from Jashn-e-Taleem

1972:  Government approves proposal for innovation in science education in 16 middle schools submitted by Kishore Bharati (KB), Bankhedi, and Friends Rural Centre (FRC), Rasulia. Programme begins with support from the All India Science Teachers Association (AISTA). First teacher training camp held in May. First edition of the Bal Vaigyanik published in September.

1973: The Science Education Group of Delhi University (DU) joins the programme. The University Grants Commission (UGC) extends official approval for their participation.

1975: The Science Teachers Group from colleges of Madhya Pradesh joins the programme. After three years of effort, chapters of the Bal Vaigyanik workbooks for Class 6, 7 and 8 are published as card sheets. UGC announces fellowships for volunteers participating in the programme.
The government grants permission for making changes in the examination system.  First batch of children sit for the Class 8 Board examination, conducted by KB and FRC.

1977: Joint decision by the Education Department, Government of Madhya Pradesh, and the National Council for Educational Research and Training (NCERT) to expand the HSTP to all the middle schools in Hoshangabad district. The Regional College of Education (RCE) coordinates preparation of detailed proposal for district-level expansion. The Bal Vaigyanik curriculum and workbooks approved by the State Textbook Review Committee.

1978: District-level expansion takes place. The Madhya Pradesh Textbook Corporation (MP-TBC) begins publication of the Bal Vaigyanik. Administrative Committee with Director, Public Instruction (DPI) as chairman set up and Science Cell established in the District Education Office (DEO), Narmada Division, to administer the programme.

1982: Formation of Eklavya. State Council for Education Research and Training (SCERT) established. Deputation of government teachers to HSTP begins.

1984: Seeding of programme under auspices of SCERT in three districts through school complex route as model for state-level expansion: Ujjain (Narwar complex), Dewas (Hat Pipalya complex) and Dhar (Tirla complex).

1985: Seeding in three more districts: Shajapur (Agar complex), Mandsaur (Pipliya Mandi complex) and Ratlam (Namli complex).

1986: Seeding in six more districts: Narsinghpur (Gotegaon complex), Chhindwara (Parasia complex), Khandwa (Harsud complex), Indore (Sanwer complex), Jhabua (Meghnagar complex) and Khargone (Mandleshwar complex).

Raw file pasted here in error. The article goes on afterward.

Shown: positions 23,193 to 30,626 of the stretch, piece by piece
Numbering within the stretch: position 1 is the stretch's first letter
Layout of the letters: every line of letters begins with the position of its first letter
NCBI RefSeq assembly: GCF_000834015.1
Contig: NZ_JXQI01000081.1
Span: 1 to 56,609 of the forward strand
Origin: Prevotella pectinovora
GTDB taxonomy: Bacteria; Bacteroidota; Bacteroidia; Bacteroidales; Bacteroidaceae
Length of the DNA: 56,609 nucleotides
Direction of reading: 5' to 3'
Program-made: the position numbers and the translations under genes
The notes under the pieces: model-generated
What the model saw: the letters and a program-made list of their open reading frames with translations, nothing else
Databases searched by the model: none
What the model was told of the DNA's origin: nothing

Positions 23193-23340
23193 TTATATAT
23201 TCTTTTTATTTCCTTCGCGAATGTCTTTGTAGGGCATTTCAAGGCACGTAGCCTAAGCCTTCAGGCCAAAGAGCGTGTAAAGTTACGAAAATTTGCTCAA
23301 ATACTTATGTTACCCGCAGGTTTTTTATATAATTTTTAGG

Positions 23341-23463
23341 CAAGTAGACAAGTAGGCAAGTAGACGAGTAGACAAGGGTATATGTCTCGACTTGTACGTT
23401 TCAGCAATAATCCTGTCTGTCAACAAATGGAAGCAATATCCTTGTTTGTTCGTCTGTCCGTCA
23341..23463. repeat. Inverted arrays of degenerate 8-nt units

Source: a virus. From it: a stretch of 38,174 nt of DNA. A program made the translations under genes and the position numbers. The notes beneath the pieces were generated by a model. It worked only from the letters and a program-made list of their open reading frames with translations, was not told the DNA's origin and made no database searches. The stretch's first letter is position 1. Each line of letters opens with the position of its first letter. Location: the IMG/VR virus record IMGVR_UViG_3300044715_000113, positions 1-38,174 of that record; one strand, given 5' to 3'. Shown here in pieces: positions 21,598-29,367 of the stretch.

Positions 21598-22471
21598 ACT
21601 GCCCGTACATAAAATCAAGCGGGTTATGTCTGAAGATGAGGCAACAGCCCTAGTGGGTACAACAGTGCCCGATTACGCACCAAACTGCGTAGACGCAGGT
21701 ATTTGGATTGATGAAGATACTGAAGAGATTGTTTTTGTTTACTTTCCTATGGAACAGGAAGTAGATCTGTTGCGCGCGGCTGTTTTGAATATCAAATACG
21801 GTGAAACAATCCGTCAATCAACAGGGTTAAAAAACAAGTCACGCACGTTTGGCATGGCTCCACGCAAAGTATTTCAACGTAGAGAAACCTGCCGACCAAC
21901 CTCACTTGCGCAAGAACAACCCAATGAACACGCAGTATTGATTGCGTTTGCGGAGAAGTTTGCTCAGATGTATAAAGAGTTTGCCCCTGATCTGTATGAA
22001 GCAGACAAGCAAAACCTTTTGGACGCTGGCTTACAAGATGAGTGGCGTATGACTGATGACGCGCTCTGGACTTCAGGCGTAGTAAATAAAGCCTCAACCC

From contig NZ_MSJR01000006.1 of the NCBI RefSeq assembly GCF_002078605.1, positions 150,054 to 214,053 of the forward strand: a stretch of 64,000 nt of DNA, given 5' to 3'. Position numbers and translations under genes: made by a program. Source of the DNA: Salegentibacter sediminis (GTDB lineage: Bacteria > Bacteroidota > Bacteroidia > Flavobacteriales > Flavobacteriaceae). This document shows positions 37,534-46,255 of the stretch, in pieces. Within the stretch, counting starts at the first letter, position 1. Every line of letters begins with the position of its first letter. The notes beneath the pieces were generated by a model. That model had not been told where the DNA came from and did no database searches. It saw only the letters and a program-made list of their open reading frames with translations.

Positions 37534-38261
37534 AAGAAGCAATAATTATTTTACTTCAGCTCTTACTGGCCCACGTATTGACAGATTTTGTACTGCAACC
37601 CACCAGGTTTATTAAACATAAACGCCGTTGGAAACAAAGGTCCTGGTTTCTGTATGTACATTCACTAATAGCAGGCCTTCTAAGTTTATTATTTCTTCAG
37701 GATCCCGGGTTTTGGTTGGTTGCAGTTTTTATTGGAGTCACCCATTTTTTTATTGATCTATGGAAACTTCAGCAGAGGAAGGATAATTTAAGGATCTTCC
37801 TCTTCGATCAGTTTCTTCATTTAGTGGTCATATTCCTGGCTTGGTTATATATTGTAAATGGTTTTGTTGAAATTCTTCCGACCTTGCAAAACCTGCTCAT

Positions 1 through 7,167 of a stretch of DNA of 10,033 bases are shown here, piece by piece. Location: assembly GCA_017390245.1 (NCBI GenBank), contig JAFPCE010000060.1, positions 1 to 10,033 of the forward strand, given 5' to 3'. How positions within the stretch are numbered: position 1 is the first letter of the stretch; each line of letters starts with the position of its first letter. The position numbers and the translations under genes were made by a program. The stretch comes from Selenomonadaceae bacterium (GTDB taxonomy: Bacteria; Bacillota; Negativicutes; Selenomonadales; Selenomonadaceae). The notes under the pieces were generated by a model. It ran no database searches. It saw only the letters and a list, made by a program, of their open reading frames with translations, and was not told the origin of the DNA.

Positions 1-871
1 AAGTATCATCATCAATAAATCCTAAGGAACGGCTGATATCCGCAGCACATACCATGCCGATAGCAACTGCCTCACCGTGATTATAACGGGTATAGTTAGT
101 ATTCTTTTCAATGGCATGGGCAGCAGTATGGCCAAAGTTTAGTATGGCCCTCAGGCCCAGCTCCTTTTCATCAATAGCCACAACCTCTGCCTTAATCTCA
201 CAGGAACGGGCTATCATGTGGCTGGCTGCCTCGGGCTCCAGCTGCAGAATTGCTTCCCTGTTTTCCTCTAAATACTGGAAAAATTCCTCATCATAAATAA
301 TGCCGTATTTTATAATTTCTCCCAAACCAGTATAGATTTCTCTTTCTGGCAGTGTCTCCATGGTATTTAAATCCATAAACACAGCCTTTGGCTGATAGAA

1987-89: First revision of the Bal Vaigyanik begins, based on feedback from schools.

1990: Eklavya submits proposal for state-level expansion of the HSTP to the Madhya Pradesh government and the Ministry for Human Resources Development (MHRD), Government of India. The NCERT sets up six-member expert committee under the chairmanship of Prof. B. Ganguly to review the programme.

1991: The Ganguli committee submits its report. Appreciating the programme, it recommends its phased expansion across the state.
Planning for state-level expansion begins but a change in government derails the process. New government calls for fresh review of the HSTP and sets up expert committee under the chairmanship of Dr G.N. Mishra, Director, State Institute for Science Education.

1992: The Mishra committee presents a favourable report but for undisclosed reasons the report is never released nor made public.

1993: Five institutions in Gujarat join hands, get government approval, and launch a Learner Centred (Adhyaita Kendri)Science Teaching Programme, based on the HSTP methodology, in three districts of the state.

1994: State-level expansion of the HSTP again on the agenda. The government sets up new committee under the chairmanship of Director, SCERT, to formulate expansion plan. Committee postpones work on the plan, citing SCERTs preoccupation with the District Primary Education Programme (DPEP).
Work on second revision of the Bal Vaigyanik begins but is kept on hold.

1995: Resource teacher training workshops begin.
Kit replacement streamlined by levy of a science cess on all middle schools in the state to meet the expenditure.

1996: Decentralised teacher training model adopted to address problems of private schools and facilitate participation of resource teachers.

1998: English edition of the Bal Vaigyanik published.
Lok Jumbish Parishad seeds the programme in Rajasthan and publishes workbooks titled Khojbeen.

1999: Bal Vaigyanik revision, on hold since 1994, taken up again. Teachers participate on a mass scale to field test material with the children.

2000: Revised edition of the Class 6 Bal Vaigyanik published after approval by the Madhya Pradesh Textbook Standing Committee.
Discussions on state-level expansion renewed.

2001: Revised edition of the Class 7 Bal Vaigyanik published.
Rewriting/revision of the Class 8 Bal Vaigyanik begins.

2002: Government decides to shut down the programme.  Revised edition of the Class 8 Bal Vaigyanik remains unpublished.